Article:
Cathedrals will fall, the river will run red... and THE BIRD will be SLAUGHTERED!

INTERVIEW: Martin Adil-Smith

– By @LastBoneStands

Martin Adil-Smith is an author, researcher, and all around great guy. He has 3 novels to his name, as well as a novella and a short story. Through his stories he has crafted a terrifying and strange world, that in many ways is modeled after our own. I had the chance to sit down with Martin recently, and pick his brainmeats.


Hullo there, Martin. How’s things?

Heya. I’m all good. It’s another beautiful day here on the Western Isles (Scotland). The kids are just off to school, and so I’m settling in for the day.

AGOT-E-COVERExcellent. Thanks for taking the time to speak with me. Over the past few years you’ve churned out quite a few stories in your Spirals of Danu series. Your first book, A Gathering of Twine, came out in 2013 and you’ve since released 2 other full length novels, a short story and a novella. Do you ever sleep?! What is your writing process like, and how the hell have you been able to release so much literary content is such a short amount of time?

Ha ha! I’ll sleep when I’m dead. It’s never quiet in my head. The way I describe it is think of my mind like an internet browser which has over a thousand tabs open ALL THE TIME! All of my books take place in the same universe. It took me something like seventeen years to construct that universe – all the rules, the history, the factions… but now I have the framework, it becomes a lot easier to pull a story together.

Most of my ideas come from real world events, be they historical or present day. I am a meticulous planner – I can’t just sit down and write. I need to know what the town looks like, where certain shops and traders are, who the characters are, even down to their dates of birth and what music they like. I frequently draw maps to better understand settings. Generally speaking, I spend at least six months out of twelve planning and researching. Not all of the material will go into a story, but a lot gets either subtly referenced or held over for other works.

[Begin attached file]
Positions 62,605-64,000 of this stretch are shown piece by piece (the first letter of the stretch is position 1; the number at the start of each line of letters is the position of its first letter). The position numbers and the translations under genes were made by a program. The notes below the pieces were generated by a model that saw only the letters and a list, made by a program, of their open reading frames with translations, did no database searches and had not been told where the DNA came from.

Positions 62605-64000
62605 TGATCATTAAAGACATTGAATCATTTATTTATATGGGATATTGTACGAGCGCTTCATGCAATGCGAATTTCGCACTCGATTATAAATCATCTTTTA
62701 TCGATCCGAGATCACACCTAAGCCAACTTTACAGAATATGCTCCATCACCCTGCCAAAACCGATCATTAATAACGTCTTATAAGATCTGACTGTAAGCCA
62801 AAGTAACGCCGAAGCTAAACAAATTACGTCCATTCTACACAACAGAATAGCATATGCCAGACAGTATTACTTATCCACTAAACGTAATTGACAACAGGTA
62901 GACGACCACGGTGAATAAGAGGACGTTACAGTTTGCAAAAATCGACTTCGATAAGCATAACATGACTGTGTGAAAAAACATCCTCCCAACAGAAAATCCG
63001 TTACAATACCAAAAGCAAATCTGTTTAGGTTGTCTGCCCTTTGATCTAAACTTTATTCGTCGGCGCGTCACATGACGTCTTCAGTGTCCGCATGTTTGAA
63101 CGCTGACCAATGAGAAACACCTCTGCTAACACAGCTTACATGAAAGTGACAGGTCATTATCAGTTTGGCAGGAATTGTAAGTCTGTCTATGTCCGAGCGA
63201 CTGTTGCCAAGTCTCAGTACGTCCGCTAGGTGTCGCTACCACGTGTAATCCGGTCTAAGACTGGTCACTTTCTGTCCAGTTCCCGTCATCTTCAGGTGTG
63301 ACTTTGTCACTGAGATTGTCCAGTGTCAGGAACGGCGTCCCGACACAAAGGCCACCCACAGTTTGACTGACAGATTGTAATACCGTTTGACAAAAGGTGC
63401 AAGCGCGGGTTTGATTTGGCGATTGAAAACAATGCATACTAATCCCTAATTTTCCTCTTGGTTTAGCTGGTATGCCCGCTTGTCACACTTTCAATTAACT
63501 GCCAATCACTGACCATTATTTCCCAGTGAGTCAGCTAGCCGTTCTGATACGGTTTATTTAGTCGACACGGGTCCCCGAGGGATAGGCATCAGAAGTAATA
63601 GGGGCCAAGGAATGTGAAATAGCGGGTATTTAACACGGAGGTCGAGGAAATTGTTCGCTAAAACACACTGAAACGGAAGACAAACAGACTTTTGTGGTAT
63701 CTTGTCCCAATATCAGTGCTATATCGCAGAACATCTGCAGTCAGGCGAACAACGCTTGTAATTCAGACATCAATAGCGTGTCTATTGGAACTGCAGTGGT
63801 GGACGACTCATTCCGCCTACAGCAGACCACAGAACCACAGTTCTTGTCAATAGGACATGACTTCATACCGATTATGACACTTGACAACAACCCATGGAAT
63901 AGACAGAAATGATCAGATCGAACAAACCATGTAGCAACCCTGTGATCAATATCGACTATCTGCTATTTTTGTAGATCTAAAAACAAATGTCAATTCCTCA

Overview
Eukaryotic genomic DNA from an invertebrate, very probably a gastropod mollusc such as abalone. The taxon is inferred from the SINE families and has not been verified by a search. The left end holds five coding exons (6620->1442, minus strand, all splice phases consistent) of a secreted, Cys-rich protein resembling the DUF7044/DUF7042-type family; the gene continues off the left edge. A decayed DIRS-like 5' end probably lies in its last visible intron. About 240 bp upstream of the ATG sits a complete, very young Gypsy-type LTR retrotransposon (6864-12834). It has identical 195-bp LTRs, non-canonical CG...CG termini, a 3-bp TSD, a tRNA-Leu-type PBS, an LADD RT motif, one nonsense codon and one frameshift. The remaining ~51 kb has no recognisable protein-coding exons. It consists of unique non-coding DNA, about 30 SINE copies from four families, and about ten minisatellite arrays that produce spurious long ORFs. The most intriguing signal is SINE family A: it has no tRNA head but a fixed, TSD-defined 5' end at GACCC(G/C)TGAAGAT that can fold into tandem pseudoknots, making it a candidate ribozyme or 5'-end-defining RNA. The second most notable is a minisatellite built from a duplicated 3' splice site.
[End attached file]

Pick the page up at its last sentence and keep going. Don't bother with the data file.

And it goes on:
For those who might not be aware of your work, could you give a run down on what the Spirals of Danu series is all about?

My series is called “The Spirals of Danu”, and core premise is very simple; God exists. However, Her nature is not what you would imagine it be – She’s not benevolent towards Humanity, and she’s occupied by much greater things than a minor race such as ours.

The books explain why there is suffering, and how things came to be. The framework is told through various people – and some recurring characters – and how they came to find out about “The Great Lie” and the effects that it has on their lives. Some choose to flee the truth, others embrace it, whilst still others choose to fight. But my vision goes beyond the realms of our world – I’ve got this cosmological view, where everything is linked and our world lies at the heart of that nexus.

Your books have a wide range of subjects and themes that you’ve put your own twist on. What themes, specifically, were you hoping to explore when you first set out to write this series?